The actual questions asked were complex algorithm problems, not generic problem solvers, but very specific algorithmic-related scenarios, for which you pull a known algorighm out of the box and recite it; essentially a memory-test.
It became a bit ridiculous when the interviewer indicated that if I already knew the answer that I should tell him this and he would go to the next question.... So I was expected to, within seconds, over a phone, solve fairly complex problems that would normally take at least a couple of hours to review and solve from first principles.
It was basically a catch-22 situation; If I happened to know the answer , I wasn't supposed to give it, but if I didn't know the answer I was supposed to, at the drop of a hat, come up with the full solution.
It's a fairly standard process to present oblique problems to interviewees and see how they grapple with them; I do this myself when I am on the other side of the desk, but in a phone interview you simply don't have the time to work through hyper-complex problems that have specifically only one answer, and it is impossible for the interviewer to determine your collaborative capabailities; it becomes, essentially, a stress-test.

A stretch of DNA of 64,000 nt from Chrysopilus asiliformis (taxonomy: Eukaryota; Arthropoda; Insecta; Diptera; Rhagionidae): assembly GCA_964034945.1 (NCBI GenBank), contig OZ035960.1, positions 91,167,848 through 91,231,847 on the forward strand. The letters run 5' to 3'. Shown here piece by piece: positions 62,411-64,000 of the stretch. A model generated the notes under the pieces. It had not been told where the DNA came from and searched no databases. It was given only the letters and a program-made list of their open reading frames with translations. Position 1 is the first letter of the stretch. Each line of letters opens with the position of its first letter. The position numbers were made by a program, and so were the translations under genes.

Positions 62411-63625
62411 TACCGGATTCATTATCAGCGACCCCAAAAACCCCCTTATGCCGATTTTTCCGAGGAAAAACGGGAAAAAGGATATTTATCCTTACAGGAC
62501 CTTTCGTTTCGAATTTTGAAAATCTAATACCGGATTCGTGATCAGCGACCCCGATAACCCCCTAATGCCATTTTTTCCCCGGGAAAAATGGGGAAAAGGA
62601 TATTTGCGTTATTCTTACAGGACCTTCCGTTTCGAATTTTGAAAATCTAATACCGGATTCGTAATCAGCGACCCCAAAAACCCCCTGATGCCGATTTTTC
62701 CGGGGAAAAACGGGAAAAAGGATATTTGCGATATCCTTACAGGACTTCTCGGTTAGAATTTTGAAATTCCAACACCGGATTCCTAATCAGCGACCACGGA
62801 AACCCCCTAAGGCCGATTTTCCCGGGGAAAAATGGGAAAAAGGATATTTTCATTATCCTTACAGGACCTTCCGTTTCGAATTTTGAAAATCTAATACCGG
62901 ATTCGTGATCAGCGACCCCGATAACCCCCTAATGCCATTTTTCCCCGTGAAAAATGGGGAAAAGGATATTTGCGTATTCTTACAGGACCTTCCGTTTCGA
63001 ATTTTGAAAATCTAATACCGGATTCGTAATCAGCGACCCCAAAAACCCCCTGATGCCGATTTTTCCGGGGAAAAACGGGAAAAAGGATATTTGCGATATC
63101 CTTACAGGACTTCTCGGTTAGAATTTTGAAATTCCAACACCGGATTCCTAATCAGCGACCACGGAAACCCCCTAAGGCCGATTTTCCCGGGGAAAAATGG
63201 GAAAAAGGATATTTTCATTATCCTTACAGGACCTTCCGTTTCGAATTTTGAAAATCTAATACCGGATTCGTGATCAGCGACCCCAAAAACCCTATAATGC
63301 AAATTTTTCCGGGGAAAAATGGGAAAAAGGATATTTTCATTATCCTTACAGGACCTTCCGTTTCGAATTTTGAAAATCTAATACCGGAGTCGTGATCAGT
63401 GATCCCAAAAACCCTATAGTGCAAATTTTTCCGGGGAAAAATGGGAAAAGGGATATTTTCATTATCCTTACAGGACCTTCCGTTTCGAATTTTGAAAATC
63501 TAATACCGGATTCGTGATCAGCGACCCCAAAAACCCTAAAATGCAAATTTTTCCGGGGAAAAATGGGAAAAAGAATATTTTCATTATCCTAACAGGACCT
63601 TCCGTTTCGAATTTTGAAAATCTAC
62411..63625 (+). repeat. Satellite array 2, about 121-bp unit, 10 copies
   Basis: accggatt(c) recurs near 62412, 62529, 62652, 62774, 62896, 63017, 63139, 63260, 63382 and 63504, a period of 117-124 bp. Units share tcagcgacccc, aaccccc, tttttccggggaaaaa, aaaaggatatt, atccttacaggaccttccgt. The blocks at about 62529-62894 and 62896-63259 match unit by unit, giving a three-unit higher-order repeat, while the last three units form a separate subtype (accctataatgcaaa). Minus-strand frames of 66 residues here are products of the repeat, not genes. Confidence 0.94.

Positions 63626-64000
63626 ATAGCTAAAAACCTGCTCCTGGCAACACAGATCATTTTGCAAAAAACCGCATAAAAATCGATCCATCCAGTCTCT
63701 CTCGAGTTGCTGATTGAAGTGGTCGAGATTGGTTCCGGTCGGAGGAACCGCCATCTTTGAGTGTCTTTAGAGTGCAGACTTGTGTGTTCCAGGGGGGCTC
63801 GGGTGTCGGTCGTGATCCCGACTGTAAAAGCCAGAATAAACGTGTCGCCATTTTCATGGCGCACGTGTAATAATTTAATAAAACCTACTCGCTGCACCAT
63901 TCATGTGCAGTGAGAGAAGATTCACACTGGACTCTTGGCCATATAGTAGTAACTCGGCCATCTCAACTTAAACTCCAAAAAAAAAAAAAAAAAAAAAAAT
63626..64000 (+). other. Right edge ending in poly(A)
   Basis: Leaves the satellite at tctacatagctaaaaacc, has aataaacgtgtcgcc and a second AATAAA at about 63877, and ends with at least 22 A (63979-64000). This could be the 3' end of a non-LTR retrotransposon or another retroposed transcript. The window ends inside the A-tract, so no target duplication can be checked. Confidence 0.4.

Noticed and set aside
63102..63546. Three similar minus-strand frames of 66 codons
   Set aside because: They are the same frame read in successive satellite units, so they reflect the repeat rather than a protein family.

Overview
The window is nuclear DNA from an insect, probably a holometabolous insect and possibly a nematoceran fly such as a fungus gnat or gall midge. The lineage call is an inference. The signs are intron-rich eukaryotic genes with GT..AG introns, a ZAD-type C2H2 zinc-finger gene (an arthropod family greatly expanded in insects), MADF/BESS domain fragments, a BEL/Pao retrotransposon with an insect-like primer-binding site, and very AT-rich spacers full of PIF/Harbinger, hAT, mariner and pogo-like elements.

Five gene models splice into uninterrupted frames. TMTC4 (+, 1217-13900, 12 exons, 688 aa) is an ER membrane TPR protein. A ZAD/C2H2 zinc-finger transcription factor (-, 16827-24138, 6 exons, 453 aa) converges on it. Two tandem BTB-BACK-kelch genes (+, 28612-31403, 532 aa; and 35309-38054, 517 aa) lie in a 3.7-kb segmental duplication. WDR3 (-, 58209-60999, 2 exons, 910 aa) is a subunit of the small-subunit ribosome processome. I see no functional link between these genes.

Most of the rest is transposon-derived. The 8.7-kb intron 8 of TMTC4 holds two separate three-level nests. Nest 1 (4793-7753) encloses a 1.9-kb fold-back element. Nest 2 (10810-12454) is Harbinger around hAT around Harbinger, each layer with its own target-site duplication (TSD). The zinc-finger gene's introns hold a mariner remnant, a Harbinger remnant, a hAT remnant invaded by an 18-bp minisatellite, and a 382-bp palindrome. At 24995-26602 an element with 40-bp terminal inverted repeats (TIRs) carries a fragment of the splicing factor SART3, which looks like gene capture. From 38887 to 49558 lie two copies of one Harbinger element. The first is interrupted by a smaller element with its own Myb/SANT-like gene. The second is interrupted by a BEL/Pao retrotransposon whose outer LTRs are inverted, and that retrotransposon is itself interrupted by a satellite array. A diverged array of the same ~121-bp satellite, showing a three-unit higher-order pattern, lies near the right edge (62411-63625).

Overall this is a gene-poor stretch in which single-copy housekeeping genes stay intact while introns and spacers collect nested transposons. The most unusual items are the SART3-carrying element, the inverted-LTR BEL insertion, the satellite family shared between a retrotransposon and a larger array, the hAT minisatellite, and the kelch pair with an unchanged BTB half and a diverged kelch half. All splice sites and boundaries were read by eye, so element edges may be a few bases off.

Anyways, in the end I muddled through the problems; for the algorithms I didn't know I did pretty well, I think. In fact I pulled some decent solutions out on short notice. I didn't care if they called back, I wasn't going to accept any job there; I knew I would end up working with the interviewer and, to be frank, I don't work well with people who are inflexible in their thinking. They did call back about a year later indicating that they were interested in talking to me again. At this point I had landed a great position at a different company and was still a bit annoyed so I declined.